‘Saga is refusing to cover theft of my £5k e-bike’ Leave a comment


Dear TA,

How upsetting to have your prized electric bike stolen from under your nose.

You had treated yourself to this bike so you could get yourself to and from work as a university professor without using public transport during the pandemic. At age 68, the electric aspect was appealing as it made the journey into central London less daunting than navigating the roads on a pushbike.

Lloyds Bank is the actual insurer behind Saga’s home policy, for which you paid a £60 premium to cover your bike. But it proved to be useless for you when an opportunistic thief grabbed your bike just as you were unlocking the front door to the small block of flats where you live.

You said it happened so fast that, at first, you believed it must have simply fallen over when you couldn’t see it as you turned to take it indoors. As you say, you were trying to be a sensible owner by storing it inside while at home, rather than locking it up outside your building.

But Lloyds didn’t warm to this argument, nor to your defence that it would be tricky for someone of your age to balance such a heavy bike on the steps up to your entrance while you wrestled with the front door.

Saga did agree you were extremely unlucky. But its spokesman said, “Unfortunately, as it was left unattended and unlocked, the insurer is unable to meet his claim as this sits outside of his policy terms and conditions.”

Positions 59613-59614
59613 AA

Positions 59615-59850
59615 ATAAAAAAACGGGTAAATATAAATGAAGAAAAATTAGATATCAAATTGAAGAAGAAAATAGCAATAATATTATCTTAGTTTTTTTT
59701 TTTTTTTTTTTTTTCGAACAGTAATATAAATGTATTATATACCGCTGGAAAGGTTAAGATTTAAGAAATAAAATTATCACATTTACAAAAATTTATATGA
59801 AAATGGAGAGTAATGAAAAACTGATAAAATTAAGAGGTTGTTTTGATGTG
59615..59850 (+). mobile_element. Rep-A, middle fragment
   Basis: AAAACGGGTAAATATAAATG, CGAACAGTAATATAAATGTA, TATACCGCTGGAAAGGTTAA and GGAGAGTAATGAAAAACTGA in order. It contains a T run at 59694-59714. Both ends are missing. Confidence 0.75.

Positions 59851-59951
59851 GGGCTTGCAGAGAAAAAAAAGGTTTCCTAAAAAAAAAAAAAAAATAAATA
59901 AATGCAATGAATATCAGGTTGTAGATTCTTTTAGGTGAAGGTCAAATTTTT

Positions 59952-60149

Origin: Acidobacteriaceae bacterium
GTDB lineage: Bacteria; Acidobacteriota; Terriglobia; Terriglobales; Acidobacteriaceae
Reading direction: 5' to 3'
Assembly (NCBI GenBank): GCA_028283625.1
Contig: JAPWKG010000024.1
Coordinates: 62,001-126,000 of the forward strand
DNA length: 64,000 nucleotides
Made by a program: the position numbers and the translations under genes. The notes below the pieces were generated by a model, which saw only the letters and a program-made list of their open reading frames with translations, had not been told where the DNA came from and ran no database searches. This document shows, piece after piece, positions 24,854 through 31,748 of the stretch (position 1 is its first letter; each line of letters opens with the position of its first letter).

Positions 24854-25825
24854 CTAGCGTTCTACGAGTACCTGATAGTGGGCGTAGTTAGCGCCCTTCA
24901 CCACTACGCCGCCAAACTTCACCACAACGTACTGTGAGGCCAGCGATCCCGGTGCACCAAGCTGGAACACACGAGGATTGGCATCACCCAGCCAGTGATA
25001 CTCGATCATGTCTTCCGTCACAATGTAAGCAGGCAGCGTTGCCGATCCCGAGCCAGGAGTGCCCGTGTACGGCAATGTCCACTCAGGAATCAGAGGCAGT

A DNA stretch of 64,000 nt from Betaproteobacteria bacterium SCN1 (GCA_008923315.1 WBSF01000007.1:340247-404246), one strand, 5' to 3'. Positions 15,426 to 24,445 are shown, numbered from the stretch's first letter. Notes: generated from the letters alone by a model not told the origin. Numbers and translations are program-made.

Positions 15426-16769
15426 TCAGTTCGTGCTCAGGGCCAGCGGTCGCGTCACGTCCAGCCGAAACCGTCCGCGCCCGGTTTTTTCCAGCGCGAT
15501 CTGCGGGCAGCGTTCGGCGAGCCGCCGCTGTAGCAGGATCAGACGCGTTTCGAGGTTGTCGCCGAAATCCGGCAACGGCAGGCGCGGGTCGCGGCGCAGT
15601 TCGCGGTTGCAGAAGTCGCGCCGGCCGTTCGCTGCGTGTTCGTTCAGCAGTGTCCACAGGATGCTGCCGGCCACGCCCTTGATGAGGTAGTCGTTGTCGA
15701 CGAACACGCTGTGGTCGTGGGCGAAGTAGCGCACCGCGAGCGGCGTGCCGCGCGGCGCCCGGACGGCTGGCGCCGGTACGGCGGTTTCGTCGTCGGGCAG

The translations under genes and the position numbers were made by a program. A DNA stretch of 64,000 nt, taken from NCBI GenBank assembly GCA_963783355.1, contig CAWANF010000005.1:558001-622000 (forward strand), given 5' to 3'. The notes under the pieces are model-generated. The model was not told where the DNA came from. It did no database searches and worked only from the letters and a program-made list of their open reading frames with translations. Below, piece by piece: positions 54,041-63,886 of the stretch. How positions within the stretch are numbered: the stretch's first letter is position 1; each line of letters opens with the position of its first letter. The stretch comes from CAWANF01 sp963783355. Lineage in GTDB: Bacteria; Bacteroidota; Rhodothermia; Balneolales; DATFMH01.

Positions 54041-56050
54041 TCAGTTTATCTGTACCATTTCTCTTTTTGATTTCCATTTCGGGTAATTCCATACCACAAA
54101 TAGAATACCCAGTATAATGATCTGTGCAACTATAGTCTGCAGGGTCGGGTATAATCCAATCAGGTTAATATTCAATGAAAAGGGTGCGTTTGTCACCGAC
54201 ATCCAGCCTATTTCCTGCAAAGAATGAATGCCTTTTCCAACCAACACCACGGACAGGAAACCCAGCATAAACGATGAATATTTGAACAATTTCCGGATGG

However, after my intervention, and as a gesture of goodwill, Saga offered you £500. While you were pleased to receive this, it is just 10pc of the £5,000 price of the bike you lost. You told me you don’t hold out much hope for seeing your electric bicycle again and so  plan to use this payment to purchase a pushbike instead.

Meanwhile, you are also considering making an appeal to the Financial Ombudsman Service.

Electric bikes are growing steadily in popularity; 60,000 electric cycles are purchased in Britain each year, according to retailer Halfords, compared with bike sales of 3 million. But they tend to cost more than the average bicycle and as such can make them particularly attractive to thieves.





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